On Thursday , May 28, the Newport Beach Film Festival started; the festival that brings a bit of Hollywood glamour to Orange County. Aside of the eye-catching movies, the Filmfest offers several spotlights.
Last Friday before the the movie “Lucky” the Eco Spotlight featured the documentary “This is Your Ocean: Sharks”. Since we were on a family outing we decided on the Eco Spotlight, that we expected should also be attractive to our 7-year old.
In the perfect setting , at the Lido Theater, with ocean frescos on the walls, the world premier was introduced to a very welcoming audience. A bit skeptical about the movie when reading that director George C. Schellenger would take us “into the world of sharks through the eyes of Wyland, Guy Harvey and Jim Abernethy“, we witnessed some beautiful images, but I must say that our first skepticism proofed to be right. The movie oftentimes appeared to be more a promotional piece for the artists, especially Wyland, than a movie that would give the audience a deeper understanding of the world of sharks and on how they lived.
The movie did draw attention to the overfishing and therefore destruction of shark communities that are so important for the ocean’s eco system and many of us are not aware of. Unfortunately that seemed to have been the only deeper topic aside of the very touching subject of Jim Abernethy’s relationship to one very particular shark “Emma”. These pictures indeed were quite unusual and impressive, since we usually picture sharks as not very affectionate animals. Shark Emma though “knows” Abernethy and feels when he is in the water and comes by to see him!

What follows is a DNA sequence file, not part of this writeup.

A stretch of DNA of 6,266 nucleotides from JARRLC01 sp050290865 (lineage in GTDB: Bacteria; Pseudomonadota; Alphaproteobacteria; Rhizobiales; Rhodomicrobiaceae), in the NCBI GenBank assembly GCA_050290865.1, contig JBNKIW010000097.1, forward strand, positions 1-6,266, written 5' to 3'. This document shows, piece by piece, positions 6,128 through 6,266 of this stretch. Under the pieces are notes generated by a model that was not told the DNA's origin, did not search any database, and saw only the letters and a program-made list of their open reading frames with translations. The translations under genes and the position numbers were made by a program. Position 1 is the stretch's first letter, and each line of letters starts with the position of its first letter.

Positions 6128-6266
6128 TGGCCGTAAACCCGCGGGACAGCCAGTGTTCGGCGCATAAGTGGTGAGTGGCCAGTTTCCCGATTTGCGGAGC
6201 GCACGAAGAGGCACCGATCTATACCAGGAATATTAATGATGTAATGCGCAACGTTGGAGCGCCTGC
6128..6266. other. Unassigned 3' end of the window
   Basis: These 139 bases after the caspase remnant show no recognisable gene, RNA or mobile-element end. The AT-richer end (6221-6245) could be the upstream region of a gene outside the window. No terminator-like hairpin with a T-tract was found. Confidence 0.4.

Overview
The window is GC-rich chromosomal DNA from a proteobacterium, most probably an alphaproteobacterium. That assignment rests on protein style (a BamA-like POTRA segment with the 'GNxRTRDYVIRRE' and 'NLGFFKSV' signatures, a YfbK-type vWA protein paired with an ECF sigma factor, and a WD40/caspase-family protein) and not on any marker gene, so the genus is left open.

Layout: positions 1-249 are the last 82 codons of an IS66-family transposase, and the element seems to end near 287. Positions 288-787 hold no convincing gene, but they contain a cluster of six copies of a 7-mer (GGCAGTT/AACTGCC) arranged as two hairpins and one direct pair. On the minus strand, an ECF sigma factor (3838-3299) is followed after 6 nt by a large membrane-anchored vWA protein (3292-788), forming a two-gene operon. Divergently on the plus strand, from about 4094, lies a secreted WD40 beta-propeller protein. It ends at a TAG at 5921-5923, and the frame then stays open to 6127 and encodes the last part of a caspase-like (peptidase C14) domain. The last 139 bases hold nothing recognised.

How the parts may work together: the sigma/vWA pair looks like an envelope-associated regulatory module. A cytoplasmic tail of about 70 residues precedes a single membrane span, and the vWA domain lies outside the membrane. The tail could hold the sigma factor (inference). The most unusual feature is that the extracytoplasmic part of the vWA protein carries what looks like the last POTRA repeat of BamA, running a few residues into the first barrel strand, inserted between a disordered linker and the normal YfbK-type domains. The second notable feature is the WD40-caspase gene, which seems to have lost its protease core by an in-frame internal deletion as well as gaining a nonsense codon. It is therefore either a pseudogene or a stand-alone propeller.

My family, especially my little shark expert, was expecting to see and learn of some groundbreaking new facts on sharks’ lives. But there were barely any scientific details in the movie. I guess, we expected some kind of Planet Earth experience and were somewhat disturbed to be taken out of the beautiful crystal clear waters of the Bahamas only to watch Wyland paint his majestic underwater worlds on big walls. I wouldn’t have minded to see more of shark expert Jim Abernethy’s beautiful underwater photography work, which complemented the movie much better.
All together the movie is a great attempt to draw attention solely on to sharks and their need for protection. Besides one can experience some fascinating images of underwater scenery, and … should you want to learn more about Wyland’s and Guy Harvey’s painting style and drive for painting underwater worlds, then this is definitely a must see.
If you would like to get involved in saving our oceans, a good start is joining the movement “One World, One Ocean“.
- Earth Month (stilettocity.com)
- When The Hunter Becomes the Hunted (punjapit.wordpress.com)
- Victory for Sharks in Guam, Anti-Finning Campaign Swims to Bahamas (news.change.org)